I want to return to support for the aviation sector during the pandemic. Thousands of jobs have been lost at easyJet and Airbus, and easyJet has moved many pilots to part-time contracts and closed three of its bases. Staff who are losing their jobs in aviation or managing on part-time pay need the sector-specific support package that has been promised. That will be essential in avoiding more job losses, so when will we see that support for the sector? 
The hon. Lady is absolutely right about the impact on aviation, which has been enormous, but so has the support, and that is often not recognised. If I may detail it, there has been £1.8 billion of support through the Bank of England’s covid corporate financing facility, which easyJet and others have used; £283 million has come from the coronavirus job retention scheme; and 56,400 staff have been furloughed, with the salaries that have been paid worth well north of £1 billion. When those figures are added up, there has been an enormous amount of support for the sector. We are working with it every day and the best thing we can do is to open up the routes, which is dependent on the progress of the virus and the progress of technology to help us beat the virus.
As chair of the all-party group on disability, I have been contacted about accessible transport by many constituents across the UK. Next Wednesday, it will be two years since the Department’s consultation on audio-visual announcements on buses, but it has yet even to publish the consultation responses. We must do everything possible to be a fully inclusive society, so when will passengers finally get the benefits of audio-visual announcements on buses? Will the Secretary of State agree to meet me and the all-party group? What progress will the Government make towards their 2030 inclusive transport strategy ambition? 
That is an incredibly important subject. The good news, which the hon. Lady may have missed, is that during my time as Secretary of State I have put several million pounds into precisely this issue of audio-visual on buses. I will certainly write to her with the details, and I will also arrange for her to meet the buses Minister.
This Conservative Government are putting unprecedented levels of investment into the Highways England strategic road network. The A64 Hopgrove roundabout upgrade is one project that is vital not only to my constituents but to people from West Yorkshire and beyond who suffer in the queues. Will the Secretary of State give me an indication that this project is still in the programme and of when we are likely to see spades in the ground?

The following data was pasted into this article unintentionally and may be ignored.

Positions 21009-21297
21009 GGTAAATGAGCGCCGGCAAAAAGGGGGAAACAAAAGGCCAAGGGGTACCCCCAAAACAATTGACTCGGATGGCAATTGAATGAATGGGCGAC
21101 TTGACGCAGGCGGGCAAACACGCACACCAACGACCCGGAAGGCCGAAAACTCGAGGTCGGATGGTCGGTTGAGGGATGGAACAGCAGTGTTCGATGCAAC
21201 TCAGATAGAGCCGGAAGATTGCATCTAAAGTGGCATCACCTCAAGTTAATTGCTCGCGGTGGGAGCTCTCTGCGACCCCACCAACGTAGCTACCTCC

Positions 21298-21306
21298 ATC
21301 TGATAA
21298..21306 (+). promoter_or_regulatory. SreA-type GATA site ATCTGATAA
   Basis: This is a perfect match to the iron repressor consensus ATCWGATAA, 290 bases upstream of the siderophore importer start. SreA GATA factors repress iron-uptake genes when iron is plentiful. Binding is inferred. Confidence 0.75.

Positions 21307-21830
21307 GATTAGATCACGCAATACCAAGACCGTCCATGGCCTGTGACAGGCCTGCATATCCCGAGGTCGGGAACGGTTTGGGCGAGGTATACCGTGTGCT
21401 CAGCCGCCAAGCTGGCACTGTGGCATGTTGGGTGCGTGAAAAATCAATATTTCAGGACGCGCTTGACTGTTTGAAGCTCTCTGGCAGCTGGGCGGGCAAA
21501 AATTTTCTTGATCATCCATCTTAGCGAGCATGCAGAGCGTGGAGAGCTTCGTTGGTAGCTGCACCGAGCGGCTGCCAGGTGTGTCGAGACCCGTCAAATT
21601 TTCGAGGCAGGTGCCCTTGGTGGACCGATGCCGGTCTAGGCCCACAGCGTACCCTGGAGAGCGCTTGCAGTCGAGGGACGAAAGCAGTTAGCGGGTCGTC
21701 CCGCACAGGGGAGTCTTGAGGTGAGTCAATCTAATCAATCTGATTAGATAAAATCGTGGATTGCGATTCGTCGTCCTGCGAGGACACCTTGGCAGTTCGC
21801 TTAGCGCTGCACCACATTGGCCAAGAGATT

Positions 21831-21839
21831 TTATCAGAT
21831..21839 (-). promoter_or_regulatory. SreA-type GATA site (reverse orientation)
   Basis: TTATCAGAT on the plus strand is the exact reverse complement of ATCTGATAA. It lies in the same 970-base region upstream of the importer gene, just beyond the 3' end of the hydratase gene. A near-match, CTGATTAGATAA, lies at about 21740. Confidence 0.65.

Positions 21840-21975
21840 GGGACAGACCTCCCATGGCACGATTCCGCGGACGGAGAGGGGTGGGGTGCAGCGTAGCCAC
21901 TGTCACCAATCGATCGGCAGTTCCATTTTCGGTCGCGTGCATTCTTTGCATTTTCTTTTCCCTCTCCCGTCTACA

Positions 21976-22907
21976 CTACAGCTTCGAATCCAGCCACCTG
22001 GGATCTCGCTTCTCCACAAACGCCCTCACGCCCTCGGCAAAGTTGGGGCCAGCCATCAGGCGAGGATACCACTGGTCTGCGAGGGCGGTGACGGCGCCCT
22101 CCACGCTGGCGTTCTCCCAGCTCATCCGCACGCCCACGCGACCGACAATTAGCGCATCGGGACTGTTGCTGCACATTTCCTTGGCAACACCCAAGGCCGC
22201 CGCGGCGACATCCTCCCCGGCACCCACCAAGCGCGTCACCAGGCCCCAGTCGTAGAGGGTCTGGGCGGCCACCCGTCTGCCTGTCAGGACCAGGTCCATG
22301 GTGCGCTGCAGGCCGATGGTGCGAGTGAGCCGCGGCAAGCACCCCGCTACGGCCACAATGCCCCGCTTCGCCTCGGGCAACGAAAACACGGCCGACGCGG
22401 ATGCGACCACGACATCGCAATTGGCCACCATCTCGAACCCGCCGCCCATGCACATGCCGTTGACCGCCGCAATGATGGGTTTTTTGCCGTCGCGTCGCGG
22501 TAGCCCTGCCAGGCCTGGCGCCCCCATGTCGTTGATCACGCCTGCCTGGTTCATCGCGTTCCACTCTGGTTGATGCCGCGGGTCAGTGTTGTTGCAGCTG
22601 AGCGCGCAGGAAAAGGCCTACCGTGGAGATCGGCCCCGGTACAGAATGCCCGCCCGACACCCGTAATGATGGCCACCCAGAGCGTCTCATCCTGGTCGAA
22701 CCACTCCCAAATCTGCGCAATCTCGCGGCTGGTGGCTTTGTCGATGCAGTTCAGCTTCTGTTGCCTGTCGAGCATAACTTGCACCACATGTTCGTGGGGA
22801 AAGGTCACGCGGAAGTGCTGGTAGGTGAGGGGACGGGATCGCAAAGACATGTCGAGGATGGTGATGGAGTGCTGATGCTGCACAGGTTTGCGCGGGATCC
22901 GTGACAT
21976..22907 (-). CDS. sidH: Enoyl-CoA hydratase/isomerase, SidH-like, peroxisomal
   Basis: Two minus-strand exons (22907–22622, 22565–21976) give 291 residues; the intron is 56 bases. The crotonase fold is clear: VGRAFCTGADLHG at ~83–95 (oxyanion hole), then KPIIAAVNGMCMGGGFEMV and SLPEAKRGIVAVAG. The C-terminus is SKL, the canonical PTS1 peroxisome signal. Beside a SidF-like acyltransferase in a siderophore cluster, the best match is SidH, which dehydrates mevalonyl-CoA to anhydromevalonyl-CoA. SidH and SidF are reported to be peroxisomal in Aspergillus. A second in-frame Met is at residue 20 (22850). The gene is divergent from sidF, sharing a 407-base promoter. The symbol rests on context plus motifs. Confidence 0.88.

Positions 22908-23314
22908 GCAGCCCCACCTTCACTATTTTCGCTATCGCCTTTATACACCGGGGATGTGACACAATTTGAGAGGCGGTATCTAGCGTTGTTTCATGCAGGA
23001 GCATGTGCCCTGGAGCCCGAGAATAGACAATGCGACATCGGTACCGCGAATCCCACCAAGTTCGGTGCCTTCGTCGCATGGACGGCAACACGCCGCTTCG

My right hon. Friend is right about the £27.4 billion we are investing in the road investment strategy 2 programme to upgrade and build roads fit for the 21st century. There was very effective lobbying on the roundabout, and I will certainly come back to him in writing to provide more of an update.
I know that you, Mr Speaker, the Secretary of State and the whole House will share my grief about the fatal Stonehaven tragedy and the environmental damage wrought by the Llangennech derailment. It seems that the Government have finally listened to the Labour party and look to be ending their failed franchise model. Given the many billions of taxpayer funds that this will cost, it is simply unacceptable that we have to read about these agreements piecemeal in newspapers. As my hon. Friend the shadow Secretary of State said, perhaps the Secretary of State can enlighten us as to when he will make a full statement to this House outlining the future of rail. Will he also confirm what percentage of contracts, especially for HS2, will be going to UK suppliers?
There is a lot to cover there, but I will try to make it brief. The hon. Gentleman is right about Stonehaven. I went to the scene of the tragedy—I was taken over in a helicopter—and it was like a Hornby train set had been thrown up in the air. Our thoughts and prayers go not only to the three who died, but to those who were injured, the emergency workers and the brave people who rescued others—our thoughts are with them all. The House will have noted that I issued the Network Rail interim report on Stonehaven a week or two back, which comes to some very important interim conclusions. I will update the House further with the full report shortly.
As for the ending of the emergency measures agreements, I hope the House will understand that it is not possible to conduct negotiations with nine different operating companies in public—I cannot do that from the Dispatch Box. As he knows, the EMAs come to an end shortly, so I will of course be coming back to the House. I would disbelieve everything that you read in the newspapers; I do not think I have read a single thing that relates to what is actually happening. I will return to the House in due course to update it on precisely what is happening, but I do not think that the hon. Gentleman can doubt our commitment to rail—the £3.5 billion we have put in so far, and indeed our support for HS2, which he mentions.